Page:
Being on Real Time was a pressure cooker. We had no idea on Monday what Bill would fill an hour with on Friday. Day by day we’d piece together the segments; the monologue, the new rules, the guest segments, the editorial. We also used to shoot a short film or a campaign ad parody.  The writing and producing staff was amazingly talented, not only were they great comedy writers but each had a background in politics as well. As the week progressed we’d have to be prepared to tear out stuff for breaking news. The show airs LIVE at 7:00 in L.A. so Friday afternoons could be intense. Also we were at the mercy of all the shows that aired daily; The Daily Show, Colbert, the late night shows. They might kill one of our bits before we got to Friday. Best of all is that Bill is totally fearless and honest. We only went for the best.

In somewhat of the same form as your work on Real Time, I have noticed that you are also a brilliant political cartoonist in your own right. What inspired you to get into this line of work amongst the plethora of other gigs you have done in the creative world?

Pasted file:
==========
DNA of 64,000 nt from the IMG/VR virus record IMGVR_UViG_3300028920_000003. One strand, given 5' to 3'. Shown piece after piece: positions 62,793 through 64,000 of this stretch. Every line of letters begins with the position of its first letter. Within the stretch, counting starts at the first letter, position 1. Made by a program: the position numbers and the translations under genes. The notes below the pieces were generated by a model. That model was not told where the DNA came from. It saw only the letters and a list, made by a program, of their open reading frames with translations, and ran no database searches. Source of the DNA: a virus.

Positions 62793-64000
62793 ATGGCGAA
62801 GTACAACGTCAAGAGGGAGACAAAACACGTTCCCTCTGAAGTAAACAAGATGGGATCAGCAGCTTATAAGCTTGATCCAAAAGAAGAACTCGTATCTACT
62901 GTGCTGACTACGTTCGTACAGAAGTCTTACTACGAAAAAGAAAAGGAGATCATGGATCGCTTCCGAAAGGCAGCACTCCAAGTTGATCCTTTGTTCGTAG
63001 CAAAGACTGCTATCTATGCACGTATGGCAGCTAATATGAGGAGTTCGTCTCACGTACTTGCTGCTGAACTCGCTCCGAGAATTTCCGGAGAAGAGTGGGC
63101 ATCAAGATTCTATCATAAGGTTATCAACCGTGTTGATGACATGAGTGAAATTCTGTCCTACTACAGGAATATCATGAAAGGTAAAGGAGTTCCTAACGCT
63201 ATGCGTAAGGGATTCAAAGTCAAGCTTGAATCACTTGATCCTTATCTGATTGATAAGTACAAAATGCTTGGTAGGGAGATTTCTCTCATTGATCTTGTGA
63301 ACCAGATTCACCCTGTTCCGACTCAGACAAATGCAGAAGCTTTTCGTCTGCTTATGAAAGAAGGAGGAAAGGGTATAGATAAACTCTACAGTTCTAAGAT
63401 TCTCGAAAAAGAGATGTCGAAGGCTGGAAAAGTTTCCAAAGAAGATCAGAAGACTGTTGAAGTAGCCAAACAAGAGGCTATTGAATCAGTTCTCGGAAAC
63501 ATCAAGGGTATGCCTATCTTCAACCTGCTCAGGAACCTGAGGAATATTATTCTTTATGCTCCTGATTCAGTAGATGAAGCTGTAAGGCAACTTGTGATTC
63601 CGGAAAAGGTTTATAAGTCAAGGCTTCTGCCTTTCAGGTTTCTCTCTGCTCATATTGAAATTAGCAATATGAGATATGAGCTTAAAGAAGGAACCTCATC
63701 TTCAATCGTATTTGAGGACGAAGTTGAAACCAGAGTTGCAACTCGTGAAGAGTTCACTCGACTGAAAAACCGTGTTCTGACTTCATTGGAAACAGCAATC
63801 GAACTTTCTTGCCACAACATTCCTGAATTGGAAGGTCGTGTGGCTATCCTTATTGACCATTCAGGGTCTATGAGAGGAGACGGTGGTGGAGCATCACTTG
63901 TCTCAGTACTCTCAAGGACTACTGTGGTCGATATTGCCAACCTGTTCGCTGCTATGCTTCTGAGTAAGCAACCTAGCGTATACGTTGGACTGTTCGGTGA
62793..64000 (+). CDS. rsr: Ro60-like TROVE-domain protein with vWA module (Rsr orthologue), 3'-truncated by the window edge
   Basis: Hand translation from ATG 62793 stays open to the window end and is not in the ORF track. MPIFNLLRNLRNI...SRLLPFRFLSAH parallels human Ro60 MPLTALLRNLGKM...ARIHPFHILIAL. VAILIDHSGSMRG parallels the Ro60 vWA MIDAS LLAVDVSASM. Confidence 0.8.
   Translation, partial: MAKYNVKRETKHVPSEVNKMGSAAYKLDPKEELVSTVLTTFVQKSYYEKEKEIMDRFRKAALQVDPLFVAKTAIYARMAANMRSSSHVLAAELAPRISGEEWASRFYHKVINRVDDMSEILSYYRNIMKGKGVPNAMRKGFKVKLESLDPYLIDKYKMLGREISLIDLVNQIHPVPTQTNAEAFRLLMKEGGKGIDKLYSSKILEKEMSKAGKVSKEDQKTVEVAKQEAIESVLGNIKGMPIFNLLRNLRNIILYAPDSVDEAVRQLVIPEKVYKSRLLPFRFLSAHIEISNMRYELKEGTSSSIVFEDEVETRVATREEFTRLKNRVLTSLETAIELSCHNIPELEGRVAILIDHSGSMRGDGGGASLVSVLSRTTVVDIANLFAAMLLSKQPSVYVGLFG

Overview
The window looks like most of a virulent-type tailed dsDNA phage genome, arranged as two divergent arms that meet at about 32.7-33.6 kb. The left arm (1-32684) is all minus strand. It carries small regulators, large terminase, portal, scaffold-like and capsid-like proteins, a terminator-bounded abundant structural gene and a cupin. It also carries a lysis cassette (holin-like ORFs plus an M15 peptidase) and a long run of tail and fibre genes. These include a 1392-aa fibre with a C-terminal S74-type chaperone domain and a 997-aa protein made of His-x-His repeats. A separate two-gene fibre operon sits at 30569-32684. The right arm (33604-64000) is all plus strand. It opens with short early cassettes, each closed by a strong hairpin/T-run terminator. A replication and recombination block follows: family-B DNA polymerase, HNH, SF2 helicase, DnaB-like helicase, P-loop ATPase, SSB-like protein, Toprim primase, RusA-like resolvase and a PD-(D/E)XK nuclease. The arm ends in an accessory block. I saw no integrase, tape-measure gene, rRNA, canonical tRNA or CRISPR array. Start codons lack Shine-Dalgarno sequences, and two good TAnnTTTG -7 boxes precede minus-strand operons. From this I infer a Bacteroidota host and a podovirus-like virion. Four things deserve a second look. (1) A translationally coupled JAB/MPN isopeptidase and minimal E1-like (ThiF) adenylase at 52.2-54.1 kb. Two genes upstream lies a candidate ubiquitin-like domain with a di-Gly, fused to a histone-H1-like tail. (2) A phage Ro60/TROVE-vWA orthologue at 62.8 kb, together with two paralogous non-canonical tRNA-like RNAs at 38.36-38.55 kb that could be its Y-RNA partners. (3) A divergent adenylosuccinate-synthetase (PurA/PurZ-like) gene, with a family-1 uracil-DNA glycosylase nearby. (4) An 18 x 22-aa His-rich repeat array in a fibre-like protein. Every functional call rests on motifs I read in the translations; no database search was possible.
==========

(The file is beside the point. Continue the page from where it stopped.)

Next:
Well, I don’t know about brilliant, but thanks! The first thing I ever did, even before acting, was drawing. I was always drawing cartoons. I would draw funny greeting cards and try to sell them to my family… The thing that’s great about cartooning is that you can complete something creative, and hopefully meaningful, by yourself.  Like a lot of people, I’ve gotten more and more into politics and that’s really coming to a boil now. So if I can focus that passion into a thought or a way of looking at an issue, or make a joke of hypocrisy, it feels great. It’s a mission. Plus with the internet you can have an idea, draw it and share it with millions of people that same day. That’s amazing.

You were one of the brilliant minds behind one of my favorite sitcoms from my youth known as Sabrina the Teenage Witch. I looked forward to this show each week, and whenever else I was able to see my teenage TV crush, Melissa Joan Hart. It was a brilliant program with a successful run. So, what made you decide to develop this program? What was it about the Archie comic series that you just knew would make for some quality television?